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January 14, 2019: Police Chief Keith Blake of the Tsuu T'ina Nation       website

Shelley Dyson introduced our guest speaker, Police Chief Keith Blake of the Tsuu T'ina Nation. He has been in this role since May 16, 2013. Prior to this, he worked his way through the ranks of the RCMP for 20 years, with all of his assignments being in Alberta.

The Tsuu T'ina Band has about 2,200 members, but not all live on the reservation, on which there are about 500 homes.

In most cases, reservations are policed by the RCMP, but in 2004 the Tsuu T'ina Band was accredited by the Solicitor General of Alberta, and has grown the force steadily from the original 10 officers to the current number of 26, most of them indigenous, and 25% of them are female.

17 officers are funded by the nation, and nine by the provincial and federal governments. They are operating out of new offices, and are well positioned for new growth of three commercial and business sites, all adjacent to the City of Calgary.

The force focuses on two main areas:

  1. Community engagement with a long-term view to reduce problems in the community, and
  2. Operations, to deal with problems as they arise.

The police regularly visit homes to maintain a relationship with band members, and in the tradition of respecting Elders, hold Elders Teas where they get input on what’s working and what needs improvement. Data gathered from home visits and Elder Teas is used in strategic planning.

As a visible show of respect for families, following a death the police provide escorts to funeral homes, funerals and burials.

In addressing the cost to society and to the band in dealing with convictions, the police force is developing an alternative justice program that develops agreement between the victims, the accused, the courts, involving all family members, to provide constructive solutions in which repetition is substantially reduced.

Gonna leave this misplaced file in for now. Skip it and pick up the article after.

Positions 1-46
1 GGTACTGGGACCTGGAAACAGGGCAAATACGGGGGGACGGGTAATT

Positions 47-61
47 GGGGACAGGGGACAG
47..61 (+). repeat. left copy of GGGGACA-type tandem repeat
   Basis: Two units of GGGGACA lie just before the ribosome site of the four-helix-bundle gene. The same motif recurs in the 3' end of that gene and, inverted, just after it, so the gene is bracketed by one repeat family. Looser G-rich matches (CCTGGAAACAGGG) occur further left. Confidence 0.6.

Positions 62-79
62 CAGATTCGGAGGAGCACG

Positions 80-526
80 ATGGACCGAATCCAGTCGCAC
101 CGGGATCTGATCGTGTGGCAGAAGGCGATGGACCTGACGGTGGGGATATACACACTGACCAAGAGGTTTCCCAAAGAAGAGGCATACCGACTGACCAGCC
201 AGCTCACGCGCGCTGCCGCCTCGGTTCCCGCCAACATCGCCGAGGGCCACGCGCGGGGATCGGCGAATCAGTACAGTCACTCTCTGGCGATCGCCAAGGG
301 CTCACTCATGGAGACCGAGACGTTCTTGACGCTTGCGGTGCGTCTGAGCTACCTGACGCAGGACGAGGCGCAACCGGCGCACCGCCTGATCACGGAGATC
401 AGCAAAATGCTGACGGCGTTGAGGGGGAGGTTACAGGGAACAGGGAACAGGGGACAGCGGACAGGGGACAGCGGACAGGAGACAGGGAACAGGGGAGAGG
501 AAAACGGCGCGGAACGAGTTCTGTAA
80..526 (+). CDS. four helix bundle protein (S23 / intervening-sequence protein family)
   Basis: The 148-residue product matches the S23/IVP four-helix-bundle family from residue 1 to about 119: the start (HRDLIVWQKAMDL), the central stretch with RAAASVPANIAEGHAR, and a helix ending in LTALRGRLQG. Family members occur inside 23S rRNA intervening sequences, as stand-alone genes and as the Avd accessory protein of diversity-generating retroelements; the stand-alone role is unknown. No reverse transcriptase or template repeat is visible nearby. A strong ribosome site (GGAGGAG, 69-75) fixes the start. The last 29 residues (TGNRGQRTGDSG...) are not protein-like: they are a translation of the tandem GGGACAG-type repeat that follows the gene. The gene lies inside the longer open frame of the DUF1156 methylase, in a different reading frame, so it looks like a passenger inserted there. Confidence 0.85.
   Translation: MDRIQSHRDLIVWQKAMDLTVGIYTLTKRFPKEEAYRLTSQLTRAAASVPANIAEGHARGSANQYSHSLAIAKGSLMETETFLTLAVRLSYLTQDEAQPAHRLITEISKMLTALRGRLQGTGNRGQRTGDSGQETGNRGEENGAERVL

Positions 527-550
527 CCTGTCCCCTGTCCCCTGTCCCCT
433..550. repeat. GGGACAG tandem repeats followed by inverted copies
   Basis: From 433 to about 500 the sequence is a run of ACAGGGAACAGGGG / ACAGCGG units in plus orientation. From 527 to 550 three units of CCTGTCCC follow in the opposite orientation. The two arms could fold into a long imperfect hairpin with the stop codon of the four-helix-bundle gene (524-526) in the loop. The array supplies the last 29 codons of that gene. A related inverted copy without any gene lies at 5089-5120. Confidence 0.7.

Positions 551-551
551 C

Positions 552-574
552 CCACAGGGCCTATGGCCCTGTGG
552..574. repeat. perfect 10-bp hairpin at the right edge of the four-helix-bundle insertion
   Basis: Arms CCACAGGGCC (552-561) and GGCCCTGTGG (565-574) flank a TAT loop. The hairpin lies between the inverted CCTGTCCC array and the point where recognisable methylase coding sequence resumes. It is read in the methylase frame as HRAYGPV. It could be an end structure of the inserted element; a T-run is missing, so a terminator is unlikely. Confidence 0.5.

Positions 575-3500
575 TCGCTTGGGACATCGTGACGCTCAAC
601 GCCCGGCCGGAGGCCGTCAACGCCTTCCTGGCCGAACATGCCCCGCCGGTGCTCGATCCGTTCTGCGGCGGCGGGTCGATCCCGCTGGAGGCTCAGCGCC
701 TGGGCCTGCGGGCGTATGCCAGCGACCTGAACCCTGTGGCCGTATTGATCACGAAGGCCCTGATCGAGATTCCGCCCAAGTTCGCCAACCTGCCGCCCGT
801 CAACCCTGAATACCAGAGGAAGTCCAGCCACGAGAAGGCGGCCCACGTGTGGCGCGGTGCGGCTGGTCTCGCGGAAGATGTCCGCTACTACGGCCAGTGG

The community service aspect of policing is largely focused on youth, to prevent future issues through engagement. Much of the strategic planning involves threat assessment and safety planning.

The Tsuu T'ina police force partners with other agencies, including the RCMP and, in particular, the Calgary City police. They do not currently have the sophisticated capability to process a crime scene, and rely on Calgary police to take care of that. The RCMP does not have the personnel to effect prompt responses as well as the Calgary force does.

The Tsuu T'ina nation is relatively small, with about 260 square kilometres of land adjacent to the SW side of Calgary. The Tsuu T'ina are Dene, also known as Athabaskan.

Sa’adat Keshavjee thanked Chief Blake, and presented him with our world-famous Boltman.

  • Keith Blake and Sa’adat Keshavjee Keith Blake and Sa’adat Keshavjee
  • Tsuu T'ina Nation aerial view
  • Tsuu T'ina Nation development
  • Tsuu T'ina Nation development
  • Tsuu T'ina Nation development

reported by Don Campbell

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